Agencies, New Delhi
India left train fares and freight rates unchanged in its interim railway budget, as politicians try to please voters and manufacturing companies ahead of national elections due in the next three months.
India’s state-owned railways are the world’s fourth-largest, with 65,000 km (40,000 miles) of track, after the United States, China and Russia, but have suffered from years of low investment and a lack of policy reforms.
India last raised passenger fares in January 2013, after a nine-year gap, snapping a populist trend in order to mend the finances of a creaky rail network that drags on the economy.
Railways Minister Mallikarjun Kharge said the department would rely on budgetary support as well as market borrowing to invest in new tracks.
“Inadequacy of financial resources is a key constraint to railways,” he said, while presenting an interim budget for the first four months of the fiscal year to March 2015. Indian Railways plans to invest 643.05 billion rupees on new lines and other infrastructure in the next fiscal year, up 8.3 percent from a revised figure of 593.6 billion in the current fiscal year, he said. It expects support to the tune of 302.23 billion rupees from the federal government’s budget, and plans to borrow about 198 billion from the market.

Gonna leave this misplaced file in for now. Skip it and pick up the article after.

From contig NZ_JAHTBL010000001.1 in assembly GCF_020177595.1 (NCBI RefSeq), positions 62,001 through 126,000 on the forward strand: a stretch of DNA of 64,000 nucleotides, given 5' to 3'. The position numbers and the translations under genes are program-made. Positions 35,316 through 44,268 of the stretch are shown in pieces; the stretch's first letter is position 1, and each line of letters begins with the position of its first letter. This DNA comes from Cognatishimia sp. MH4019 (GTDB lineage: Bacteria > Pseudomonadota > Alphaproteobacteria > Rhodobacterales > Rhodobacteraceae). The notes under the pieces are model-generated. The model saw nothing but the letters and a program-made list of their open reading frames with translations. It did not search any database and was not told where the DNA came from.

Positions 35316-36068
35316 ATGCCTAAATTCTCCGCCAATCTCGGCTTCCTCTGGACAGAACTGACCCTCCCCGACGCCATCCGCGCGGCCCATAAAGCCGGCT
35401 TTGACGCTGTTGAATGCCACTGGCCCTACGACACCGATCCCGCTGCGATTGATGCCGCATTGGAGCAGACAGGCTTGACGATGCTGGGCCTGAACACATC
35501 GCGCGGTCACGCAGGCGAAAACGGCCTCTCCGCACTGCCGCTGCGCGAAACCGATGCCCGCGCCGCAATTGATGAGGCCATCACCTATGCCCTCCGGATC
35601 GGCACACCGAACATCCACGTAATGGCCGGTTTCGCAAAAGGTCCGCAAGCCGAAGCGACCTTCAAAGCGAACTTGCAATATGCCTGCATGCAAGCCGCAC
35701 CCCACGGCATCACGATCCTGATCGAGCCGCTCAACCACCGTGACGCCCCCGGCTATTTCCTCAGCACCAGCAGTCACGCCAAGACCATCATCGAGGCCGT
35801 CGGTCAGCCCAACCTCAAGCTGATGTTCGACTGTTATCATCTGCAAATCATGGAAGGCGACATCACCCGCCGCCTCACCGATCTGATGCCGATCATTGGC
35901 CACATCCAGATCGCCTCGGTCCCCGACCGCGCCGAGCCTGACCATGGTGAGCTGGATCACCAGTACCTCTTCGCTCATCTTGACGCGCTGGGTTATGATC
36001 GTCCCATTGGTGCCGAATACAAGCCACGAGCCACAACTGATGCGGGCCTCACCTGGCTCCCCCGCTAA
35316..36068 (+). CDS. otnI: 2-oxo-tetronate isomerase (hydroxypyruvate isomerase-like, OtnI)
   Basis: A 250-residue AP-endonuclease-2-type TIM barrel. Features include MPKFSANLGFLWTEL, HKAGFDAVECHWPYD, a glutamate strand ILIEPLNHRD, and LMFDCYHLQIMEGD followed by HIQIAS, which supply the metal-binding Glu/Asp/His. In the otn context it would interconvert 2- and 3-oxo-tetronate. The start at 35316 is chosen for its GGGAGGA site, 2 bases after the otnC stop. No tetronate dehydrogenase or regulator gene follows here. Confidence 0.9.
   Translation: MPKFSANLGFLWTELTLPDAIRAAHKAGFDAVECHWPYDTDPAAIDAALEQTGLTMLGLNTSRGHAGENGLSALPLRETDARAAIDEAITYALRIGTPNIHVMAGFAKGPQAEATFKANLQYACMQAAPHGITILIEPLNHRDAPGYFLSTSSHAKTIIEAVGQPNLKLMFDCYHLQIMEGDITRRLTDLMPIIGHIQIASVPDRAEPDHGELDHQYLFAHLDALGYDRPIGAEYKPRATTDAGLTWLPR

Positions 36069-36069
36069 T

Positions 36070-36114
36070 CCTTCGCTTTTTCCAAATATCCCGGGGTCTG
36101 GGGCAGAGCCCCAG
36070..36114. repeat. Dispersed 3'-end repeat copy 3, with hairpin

Annual gross tariff receipts are projected to grow 14.4 percent to reach 1.6 trillion rupees in the next fiscal year, while working expenses are expected to rise 14 percent to 1.1 trillion.